The number of opioid-related deaths in New Jersey is on pace to reach or exceed 3,000 by the end of the year, which would represent an increase of a third over 2016, despite efforts by health, treatment and law-enforcement officials to battle the epidemic.
A significant decline in opioid prescriptions has so far not stopped the accelerating number of deaths due to heroin, fentanyl and other opioids, the latest data from the state Attorney General’sshows. Through June 17, 1,394 New Jerseyans had died of opioid overdoses, compared with 2,221 for all of 2016. Data for 2017 are not yet available. Angelo Valente, executive director of the Partnership for a Drug-Free New Jersey, said that the rising abuse of fentanyl, a pain reliever that is also made synthetically, has contributed to the increase in deaths. Many experts agree fentanyl — which is many times stronger then heroin and is sometimes mixed in with other opioids without the users’ knowledge — is a major factor in the increase in overdose deaths.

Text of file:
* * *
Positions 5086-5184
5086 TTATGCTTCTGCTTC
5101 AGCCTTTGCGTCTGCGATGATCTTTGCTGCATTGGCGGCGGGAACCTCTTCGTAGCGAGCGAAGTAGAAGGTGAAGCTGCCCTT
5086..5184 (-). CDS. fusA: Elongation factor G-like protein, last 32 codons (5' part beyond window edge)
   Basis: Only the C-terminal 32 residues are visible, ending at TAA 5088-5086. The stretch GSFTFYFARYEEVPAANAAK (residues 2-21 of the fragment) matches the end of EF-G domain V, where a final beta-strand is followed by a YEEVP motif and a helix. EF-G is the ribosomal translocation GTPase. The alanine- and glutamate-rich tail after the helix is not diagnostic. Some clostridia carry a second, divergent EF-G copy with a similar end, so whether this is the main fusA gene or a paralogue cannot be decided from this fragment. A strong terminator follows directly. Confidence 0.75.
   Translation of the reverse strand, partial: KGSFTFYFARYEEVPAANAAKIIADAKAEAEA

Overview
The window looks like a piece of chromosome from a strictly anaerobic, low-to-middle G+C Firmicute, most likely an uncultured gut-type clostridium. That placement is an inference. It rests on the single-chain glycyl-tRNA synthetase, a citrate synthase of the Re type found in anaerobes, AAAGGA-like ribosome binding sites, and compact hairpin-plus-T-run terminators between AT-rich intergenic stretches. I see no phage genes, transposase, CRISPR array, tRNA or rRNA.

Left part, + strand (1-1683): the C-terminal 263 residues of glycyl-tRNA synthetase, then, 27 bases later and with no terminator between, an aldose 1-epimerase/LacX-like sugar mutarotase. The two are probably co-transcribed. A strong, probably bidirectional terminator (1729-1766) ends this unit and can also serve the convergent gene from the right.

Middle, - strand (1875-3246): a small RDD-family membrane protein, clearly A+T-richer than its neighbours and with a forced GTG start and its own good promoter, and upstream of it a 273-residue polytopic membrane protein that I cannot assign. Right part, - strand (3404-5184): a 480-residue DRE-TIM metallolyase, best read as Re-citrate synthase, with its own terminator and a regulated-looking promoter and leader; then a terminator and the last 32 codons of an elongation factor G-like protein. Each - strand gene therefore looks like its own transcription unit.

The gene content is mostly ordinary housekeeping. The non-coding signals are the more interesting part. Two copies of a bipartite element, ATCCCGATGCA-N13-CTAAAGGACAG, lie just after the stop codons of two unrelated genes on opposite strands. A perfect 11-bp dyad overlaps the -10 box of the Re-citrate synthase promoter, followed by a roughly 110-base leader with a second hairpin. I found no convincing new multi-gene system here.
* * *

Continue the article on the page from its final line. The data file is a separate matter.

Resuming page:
“The fact is that in many of these cases, fentanyl plays a major role,” he said. “That’s something we did not have in previous years.”
“Overall, I would say I’m pretty concerned about the current state of the opioid problem in New Jersey,” said Health Commissioner Dr. Shereef Elnahal. So the state is retooling its efforts to tackle this public health problem, “focusing on a much more comprehensive approach” to meet the challenge at every opportunity — from a person’s initial contact with an opioid through treatment and the criminal justice system.